There were ten basic qualifications for the eligibility of membership. Each member of the Sanhedrin must be a Hebrew, learned in the law, and possessing judicial experience at lower levels (there were minor Sanhedrins of twenty-three members which tried non-capital offenses in every town of 120 males or more). The member was required also to be learned in science, a linguist, modest, pious but strong and courageous, devoid of physical defects, a qualified tradesman, and, finally, he was required to be married and to be a father. Such qualifications were thought to ensure that not only were the members of the Sanhedrin competent, but that they were also compassionate.

There were rigid rules concerning the arrest of a person. As these requirements and others are discussed, occasion will be taken to refer to Scripture in order to document the level to which many, if not all, of these requirements were breached in the trial of our Savior.

First of all, arrests were not permitted to be made during the period of darkness. Yet Jesusí arrest was made during the prohibited hours of the night, for it is recorded that,

Judas then, having received a band of men and officers from the chief priests and Pharisees, cometh thither with lanterns and torches and weapons. John 18:3

When I was daily with you in the temple, ye stretched forth no hands against me: but this is your hour, and the power of darkness. Luke 22:53

The Sanhedrin was expected to adhere to the following Scriptural injunction,

Thou shalt not go up and down as a talebearer among thy people: neither shalt thou stand against the blood of thy neighbour: I am the Lord. Thou shalt not hate thy brother in thine heart: thou shalt in any wise rebuke thy neighbour, and not suffer sin upon him. Thou shalt not avenge, nor bear any grudge against the children of thy people, but thou shalt love thy neighbor as thyself: I am the Lord. Leviticus 19:16Ė18

Based upon this passage, the involvement of an accomplice in the judicial process was prohibited. In todayís terms, no accomplice could turn state witness. Today, many do this in order to selfishly seek a lighter sentence for themselves, while ensuring the conviction of, or a harsher sentence for, their erstwhile "friends." In times of religious persecution, such procedures are commonplace. Former fellow believers will become the witnesses against their brethren.

And then shall many be offended, and shall betray one another, and shall hate one another. Matthew 24:10

Even loved ones will turn state witnesses.

Now the brother shall betray the brother to death, and the father the son; and children shall rise up against their parents, and shall cause them to be put to death. Mark 13:12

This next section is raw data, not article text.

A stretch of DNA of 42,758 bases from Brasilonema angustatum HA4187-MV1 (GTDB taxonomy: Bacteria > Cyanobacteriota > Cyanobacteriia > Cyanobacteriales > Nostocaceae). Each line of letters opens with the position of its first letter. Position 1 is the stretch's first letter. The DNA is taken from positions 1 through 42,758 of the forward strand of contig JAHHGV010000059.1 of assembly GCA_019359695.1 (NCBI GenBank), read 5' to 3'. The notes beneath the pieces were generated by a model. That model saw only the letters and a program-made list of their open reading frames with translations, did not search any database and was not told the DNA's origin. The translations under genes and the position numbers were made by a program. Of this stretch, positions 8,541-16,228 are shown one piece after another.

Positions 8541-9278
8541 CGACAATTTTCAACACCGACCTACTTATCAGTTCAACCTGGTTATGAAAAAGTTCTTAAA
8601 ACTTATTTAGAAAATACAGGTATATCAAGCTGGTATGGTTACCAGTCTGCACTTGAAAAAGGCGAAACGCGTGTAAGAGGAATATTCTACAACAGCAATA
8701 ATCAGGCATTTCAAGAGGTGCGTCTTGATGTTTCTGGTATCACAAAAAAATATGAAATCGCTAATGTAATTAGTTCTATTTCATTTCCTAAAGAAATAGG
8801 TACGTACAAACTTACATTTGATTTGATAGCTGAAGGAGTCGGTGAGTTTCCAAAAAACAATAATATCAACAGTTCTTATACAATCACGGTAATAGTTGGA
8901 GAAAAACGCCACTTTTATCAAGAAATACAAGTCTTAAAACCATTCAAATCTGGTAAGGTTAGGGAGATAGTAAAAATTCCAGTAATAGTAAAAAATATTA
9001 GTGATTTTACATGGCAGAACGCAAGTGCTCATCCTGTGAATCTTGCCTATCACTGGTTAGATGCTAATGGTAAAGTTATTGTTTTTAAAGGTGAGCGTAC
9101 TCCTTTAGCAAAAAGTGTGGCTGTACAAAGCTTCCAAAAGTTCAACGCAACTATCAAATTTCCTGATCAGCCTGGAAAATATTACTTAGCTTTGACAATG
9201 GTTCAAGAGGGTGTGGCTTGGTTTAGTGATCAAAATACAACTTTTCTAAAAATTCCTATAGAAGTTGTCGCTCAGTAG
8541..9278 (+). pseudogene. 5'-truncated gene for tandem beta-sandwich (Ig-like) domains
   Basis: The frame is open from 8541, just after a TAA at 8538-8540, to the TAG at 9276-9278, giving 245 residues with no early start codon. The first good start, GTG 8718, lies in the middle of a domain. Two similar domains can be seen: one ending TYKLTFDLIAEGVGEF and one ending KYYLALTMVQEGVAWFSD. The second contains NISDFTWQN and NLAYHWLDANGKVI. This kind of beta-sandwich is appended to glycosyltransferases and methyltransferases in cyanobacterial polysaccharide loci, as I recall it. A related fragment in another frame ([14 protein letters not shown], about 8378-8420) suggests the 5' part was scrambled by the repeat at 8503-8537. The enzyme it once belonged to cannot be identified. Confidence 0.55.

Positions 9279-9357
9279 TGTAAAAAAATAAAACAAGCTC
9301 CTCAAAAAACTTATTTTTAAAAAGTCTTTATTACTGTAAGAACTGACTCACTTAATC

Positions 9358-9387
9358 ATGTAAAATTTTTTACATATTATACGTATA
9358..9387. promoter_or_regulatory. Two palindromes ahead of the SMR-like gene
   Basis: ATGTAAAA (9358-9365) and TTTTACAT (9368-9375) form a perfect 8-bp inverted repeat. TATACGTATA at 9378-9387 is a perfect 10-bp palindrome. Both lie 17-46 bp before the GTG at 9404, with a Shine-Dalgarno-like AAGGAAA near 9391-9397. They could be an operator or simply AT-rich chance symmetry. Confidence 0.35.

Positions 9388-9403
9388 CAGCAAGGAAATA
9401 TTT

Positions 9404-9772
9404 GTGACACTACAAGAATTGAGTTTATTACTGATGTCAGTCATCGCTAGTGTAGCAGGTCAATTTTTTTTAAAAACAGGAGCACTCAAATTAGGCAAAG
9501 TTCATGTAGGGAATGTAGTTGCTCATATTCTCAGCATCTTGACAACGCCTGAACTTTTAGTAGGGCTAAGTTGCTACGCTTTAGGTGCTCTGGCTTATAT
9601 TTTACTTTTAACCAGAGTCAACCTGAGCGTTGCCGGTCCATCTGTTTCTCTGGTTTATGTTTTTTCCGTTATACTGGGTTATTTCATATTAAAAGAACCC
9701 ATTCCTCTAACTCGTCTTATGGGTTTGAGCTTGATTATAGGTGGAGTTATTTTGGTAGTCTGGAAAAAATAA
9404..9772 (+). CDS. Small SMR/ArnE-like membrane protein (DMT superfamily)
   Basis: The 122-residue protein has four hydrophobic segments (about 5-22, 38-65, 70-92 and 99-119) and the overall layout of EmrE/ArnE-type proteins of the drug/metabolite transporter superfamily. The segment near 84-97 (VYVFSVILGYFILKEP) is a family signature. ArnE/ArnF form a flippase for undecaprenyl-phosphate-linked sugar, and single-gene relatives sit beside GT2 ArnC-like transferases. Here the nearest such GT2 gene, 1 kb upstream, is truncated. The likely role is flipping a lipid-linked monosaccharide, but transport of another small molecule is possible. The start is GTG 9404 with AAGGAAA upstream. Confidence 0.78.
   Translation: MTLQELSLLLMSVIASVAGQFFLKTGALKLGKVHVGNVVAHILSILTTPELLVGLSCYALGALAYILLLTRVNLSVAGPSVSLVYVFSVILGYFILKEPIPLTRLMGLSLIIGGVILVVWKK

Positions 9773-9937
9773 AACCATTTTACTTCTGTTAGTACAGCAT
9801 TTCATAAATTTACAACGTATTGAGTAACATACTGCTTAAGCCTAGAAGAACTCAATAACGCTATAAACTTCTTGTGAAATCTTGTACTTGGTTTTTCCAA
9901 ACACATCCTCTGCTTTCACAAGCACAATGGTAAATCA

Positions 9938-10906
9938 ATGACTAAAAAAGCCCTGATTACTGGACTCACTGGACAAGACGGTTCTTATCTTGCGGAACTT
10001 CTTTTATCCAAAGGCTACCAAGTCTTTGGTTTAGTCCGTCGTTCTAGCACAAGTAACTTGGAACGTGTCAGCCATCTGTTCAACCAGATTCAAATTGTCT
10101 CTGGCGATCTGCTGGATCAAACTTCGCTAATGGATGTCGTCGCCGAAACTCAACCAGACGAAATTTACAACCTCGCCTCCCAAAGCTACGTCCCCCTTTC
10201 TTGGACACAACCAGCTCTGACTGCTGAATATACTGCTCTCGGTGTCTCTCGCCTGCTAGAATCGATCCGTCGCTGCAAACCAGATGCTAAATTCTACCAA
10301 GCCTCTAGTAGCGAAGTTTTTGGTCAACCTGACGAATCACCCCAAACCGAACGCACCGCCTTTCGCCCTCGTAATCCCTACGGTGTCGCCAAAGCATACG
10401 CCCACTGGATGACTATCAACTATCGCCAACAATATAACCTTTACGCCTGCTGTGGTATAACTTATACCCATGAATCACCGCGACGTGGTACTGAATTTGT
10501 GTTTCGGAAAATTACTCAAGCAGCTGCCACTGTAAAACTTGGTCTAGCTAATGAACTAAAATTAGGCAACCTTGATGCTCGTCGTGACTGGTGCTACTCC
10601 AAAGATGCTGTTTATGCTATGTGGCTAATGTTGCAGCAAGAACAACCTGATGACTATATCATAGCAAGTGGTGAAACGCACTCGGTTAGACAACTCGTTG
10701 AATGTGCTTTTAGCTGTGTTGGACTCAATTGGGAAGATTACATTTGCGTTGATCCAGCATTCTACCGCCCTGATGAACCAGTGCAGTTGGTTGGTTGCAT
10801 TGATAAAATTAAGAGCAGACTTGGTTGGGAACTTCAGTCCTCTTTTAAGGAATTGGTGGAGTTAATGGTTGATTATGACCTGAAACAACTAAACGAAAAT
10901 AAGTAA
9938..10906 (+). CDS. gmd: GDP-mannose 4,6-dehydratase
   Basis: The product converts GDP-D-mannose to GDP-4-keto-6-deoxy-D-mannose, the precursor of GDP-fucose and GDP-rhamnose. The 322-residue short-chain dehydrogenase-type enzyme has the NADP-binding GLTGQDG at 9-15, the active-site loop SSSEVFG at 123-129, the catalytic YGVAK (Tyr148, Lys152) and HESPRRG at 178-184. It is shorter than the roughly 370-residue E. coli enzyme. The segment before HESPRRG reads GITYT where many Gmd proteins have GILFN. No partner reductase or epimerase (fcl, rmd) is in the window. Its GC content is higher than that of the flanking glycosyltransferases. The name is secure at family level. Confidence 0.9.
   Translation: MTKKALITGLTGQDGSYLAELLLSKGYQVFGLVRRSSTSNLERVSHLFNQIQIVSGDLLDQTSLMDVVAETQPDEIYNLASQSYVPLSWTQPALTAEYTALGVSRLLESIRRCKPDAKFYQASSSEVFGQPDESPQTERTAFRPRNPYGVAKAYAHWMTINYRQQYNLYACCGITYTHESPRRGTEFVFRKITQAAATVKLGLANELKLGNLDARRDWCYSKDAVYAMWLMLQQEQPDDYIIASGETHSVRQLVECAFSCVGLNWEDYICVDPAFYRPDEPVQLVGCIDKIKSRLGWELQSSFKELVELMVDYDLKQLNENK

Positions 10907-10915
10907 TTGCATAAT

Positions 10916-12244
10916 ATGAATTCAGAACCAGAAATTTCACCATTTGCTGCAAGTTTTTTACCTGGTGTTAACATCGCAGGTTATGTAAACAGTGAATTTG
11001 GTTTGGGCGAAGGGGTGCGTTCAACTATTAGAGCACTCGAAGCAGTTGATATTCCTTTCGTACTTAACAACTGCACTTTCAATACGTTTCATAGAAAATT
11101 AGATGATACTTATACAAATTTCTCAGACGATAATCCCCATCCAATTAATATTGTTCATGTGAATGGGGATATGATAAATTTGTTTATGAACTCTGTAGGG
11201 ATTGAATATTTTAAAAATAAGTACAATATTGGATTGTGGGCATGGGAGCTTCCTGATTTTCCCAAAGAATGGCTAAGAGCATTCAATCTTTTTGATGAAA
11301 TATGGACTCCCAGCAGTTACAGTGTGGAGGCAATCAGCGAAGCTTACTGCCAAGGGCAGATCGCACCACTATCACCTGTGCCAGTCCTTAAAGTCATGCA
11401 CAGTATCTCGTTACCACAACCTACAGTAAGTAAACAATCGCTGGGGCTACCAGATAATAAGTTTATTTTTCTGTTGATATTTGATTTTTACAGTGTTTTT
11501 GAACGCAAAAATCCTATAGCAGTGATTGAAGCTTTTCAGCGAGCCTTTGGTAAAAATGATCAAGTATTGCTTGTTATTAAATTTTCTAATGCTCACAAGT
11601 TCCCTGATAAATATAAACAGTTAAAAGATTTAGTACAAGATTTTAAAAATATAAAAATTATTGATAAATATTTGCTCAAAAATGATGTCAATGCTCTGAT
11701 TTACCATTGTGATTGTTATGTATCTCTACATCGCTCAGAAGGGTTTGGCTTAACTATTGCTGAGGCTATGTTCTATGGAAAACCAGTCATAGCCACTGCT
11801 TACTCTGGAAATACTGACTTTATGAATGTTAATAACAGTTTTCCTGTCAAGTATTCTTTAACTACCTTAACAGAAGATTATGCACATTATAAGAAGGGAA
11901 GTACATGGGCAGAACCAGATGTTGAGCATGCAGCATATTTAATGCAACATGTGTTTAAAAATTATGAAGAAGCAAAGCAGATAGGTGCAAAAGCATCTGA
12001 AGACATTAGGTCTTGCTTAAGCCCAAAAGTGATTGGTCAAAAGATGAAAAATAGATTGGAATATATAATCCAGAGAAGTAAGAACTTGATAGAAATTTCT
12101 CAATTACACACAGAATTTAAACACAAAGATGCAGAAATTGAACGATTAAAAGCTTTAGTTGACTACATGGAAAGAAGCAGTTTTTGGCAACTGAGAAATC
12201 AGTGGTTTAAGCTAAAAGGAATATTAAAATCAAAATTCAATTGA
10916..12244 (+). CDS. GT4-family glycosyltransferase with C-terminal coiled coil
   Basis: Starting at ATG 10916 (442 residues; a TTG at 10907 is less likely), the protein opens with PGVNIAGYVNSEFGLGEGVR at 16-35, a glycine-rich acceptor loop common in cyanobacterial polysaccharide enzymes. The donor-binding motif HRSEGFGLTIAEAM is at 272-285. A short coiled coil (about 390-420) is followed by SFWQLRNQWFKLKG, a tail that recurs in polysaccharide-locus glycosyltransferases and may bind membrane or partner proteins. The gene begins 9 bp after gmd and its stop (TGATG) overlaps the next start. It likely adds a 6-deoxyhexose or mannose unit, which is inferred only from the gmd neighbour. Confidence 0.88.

The Jews rightly prohibited such treachery, a policy modern judicial systems would do well to emulate, yet the members of the Sanhedrin gladly used one of Christís disciples to assist them in effecting His arrest, quite contrary to their own principles.

Bribery was also strictly forbidden.

For I know your manifold transgressions and your mighty sins: they afflict the just, they take a bribe, and they turn aside the poor in the gate from their right. Amos 5:12

Yet the bribing of Judas by the leaders of the Jews was openly demonstrated.

Then Judas, which had betrayed him, when he saw that he was condemned, repented himself, and brought again the thirty pieces of silver to the chief priests and elders, saying, I have sinned in that I have betrayed the innocent blood. And they said, What is that to us? see thou to that. And he cast down the pieces of silver in the temple, and departed, and went and hanged himself. Matthew 27:3Ė5

In this action, those false ecclesiastical leaders forfeited their hope of eternal life.

He that walketh righteously, and speaketh uprightly; he that despiseth the gain of oppressions, that shaketh his hands from holding of bribes, that stoppeth his ears from hearing of blood, and shutteth his eyes from seeing evil; He shall dwell on high: his place of defence shall be the munitions of rocks: bread shall be given him; his waters shall be sure. Isaiah 33:15, 16

No arrest had legal status unless it was followed by a legal trial. Since Christís trial evidenced the ultimate in illegality, His arrest was quite improper. Further, it was illegal to bind an unconvicted man.

Then the band and the captain and officers of the Jews took Jesus, and bound him. John 18:12

Another prohibition was the holding of any hearings prior to the trial, yet Christ was subjected to such a pre-trial hearing before Annas.

Then the band and the captain and officers of the Jews took Jesus, and bound him, and led him away to Annas first: for he was father in law to Caiaphas, which was the high priest that same year. John 18:12, 13

Further, quite properly, no punishment was permitted prior to conviction, yet Christ was assaulted during the preliminary inquiry before Annas.

And when he had thus spoken, one of the officers which stood by struck Jesus with the palm of his hand, saying, Answerest thou the high priest so? John 18:22